Synopses & Reviews
Often, thinking seriously about outlandish problems is the only way to make progress in science. The rest of the time, its hilarious. Marc Abrahams, the founder of the famous Ig Nobel prizes, offers an addictive, wryly funny exposé of the oddest, most imaginative, and just plain improbable research from around the world. He looks into why books on ethics are more likely to get stolen and how randomly promoting people (rather than doing it based on merit) improves their work. He also shares the findings of weird experiments, from whether Vegas lap dancers earn higher tips at a certain time of the month to how mice were once outfitted with parachutes to find a better way to murder tree snakes. Abrahams tour through this strangest of strange science will first make you laugh, and then make you think about your world in a completely new way. Marc Abrahams, the founder of the Ig Nobel prize, offers an addictive, wryly funny exposé of the most improbable research from around the world, from why one psychologist insisted it was better to promote people randomly to whether Vegas lap dancers get higher tips at certain times of the month. As you travel from the bizarre to the profound, Abrahams will make you laugh, and then think about the world in a completely new way.
"Abrahams, founder of the IgNobel Prizes and co-founder of the magazine Annals of Improbable Research, culled through decades of (often ridiculous) scientific studies. This book represents his findings in essays, most first published in Great Britain's Guardian newspaper, package here‚--îwith quippy subheads and witty commentary. Defining 'improbable' as 'what you don't expect' and maintaining that he 'tried hard to exaggerate nothing,' Abrahams recounts research about when and why young adults hop and skip; the yawning tendencies of tortoises and vomiting habits of monkeys; the history of necrophilia laws; the connection between obesity and crime; and a study called 'Race Differences in Selection of Cheese Color.' Some entries, such as one about used college textbooks, could have been ripped from The Onion, such as the attention he gives to fish studies completed by individuals named 'Fish.' Abrahams teases readers in 'May We Recommend' sections that list only the name and source of such tantalizing research as 'An Experiment in Dream Telepathy' with The Grateful Dead and 'Fatalities Attributed to Entering Manure Waste Pits.' Given the overwhelming, if vastly entertaining, amount of material presented here, this book should be digested in small doses. Illus.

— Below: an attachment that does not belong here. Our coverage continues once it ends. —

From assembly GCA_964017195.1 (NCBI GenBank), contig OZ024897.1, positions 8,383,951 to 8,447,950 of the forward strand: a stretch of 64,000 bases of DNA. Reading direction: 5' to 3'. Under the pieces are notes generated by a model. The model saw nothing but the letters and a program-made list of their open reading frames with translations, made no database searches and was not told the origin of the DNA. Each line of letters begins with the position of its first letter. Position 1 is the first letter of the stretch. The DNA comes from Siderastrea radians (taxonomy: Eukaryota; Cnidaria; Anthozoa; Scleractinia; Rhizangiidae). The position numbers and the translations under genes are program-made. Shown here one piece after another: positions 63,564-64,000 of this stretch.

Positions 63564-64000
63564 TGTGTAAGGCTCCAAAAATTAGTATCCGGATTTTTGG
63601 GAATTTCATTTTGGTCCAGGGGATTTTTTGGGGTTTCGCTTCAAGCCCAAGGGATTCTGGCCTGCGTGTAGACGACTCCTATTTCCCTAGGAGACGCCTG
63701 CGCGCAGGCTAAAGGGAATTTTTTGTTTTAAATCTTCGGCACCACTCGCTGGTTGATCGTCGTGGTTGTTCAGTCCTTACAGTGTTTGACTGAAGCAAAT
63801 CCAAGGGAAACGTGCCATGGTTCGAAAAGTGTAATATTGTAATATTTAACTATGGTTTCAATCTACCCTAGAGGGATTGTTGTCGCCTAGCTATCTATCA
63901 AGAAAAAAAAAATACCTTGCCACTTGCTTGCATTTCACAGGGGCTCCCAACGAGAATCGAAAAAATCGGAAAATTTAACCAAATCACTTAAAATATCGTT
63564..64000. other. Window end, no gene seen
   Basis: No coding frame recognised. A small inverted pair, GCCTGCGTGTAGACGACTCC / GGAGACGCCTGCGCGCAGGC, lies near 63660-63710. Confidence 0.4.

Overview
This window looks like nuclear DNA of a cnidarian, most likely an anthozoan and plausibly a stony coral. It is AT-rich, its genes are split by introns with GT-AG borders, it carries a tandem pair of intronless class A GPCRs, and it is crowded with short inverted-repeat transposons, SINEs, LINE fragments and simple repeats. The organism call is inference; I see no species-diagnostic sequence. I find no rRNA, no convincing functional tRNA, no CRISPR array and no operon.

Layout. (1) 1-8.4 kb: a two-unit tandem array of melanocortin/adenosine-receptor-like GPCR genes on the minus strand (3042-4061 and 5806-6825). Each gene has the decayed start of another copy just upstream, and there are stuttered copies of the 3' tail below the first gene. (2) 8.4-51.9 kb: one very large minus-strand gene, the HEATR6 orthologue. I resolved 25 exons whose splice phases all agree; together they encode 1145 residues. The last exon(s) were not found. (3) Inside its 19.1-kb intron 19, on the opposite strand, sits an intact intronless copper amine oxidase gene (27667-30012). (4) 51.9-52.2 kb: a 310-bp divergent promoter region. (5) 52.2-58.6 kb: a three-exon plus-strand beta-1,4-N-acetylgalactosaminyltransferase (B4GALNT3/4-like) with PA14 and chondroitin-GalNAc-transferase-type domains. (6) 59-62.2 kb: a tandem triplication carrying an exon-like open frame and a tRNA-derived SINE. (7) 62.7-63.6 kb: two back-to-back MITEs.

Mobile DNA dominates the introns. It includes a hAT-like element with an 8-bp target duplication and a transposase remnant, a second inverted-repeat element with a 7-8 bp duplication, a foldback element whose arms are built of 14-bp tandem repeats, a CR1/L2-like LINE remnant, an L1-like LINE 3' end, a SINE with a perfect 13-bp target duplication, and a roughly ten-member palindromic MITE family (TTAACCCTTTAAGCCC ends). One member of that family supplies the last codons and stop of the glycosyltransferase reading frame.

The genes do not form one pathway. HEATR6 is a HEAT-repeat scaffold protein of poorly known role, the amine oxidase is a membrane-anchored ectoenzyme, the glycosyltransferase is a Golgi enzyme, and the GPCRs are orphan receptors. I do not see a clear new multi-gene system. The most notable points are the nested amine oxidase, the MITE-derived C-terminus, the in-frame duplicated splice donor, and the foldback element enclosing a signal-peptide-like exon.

Publishers Weekly Copyright PWxyz, LLC. All rights reserved.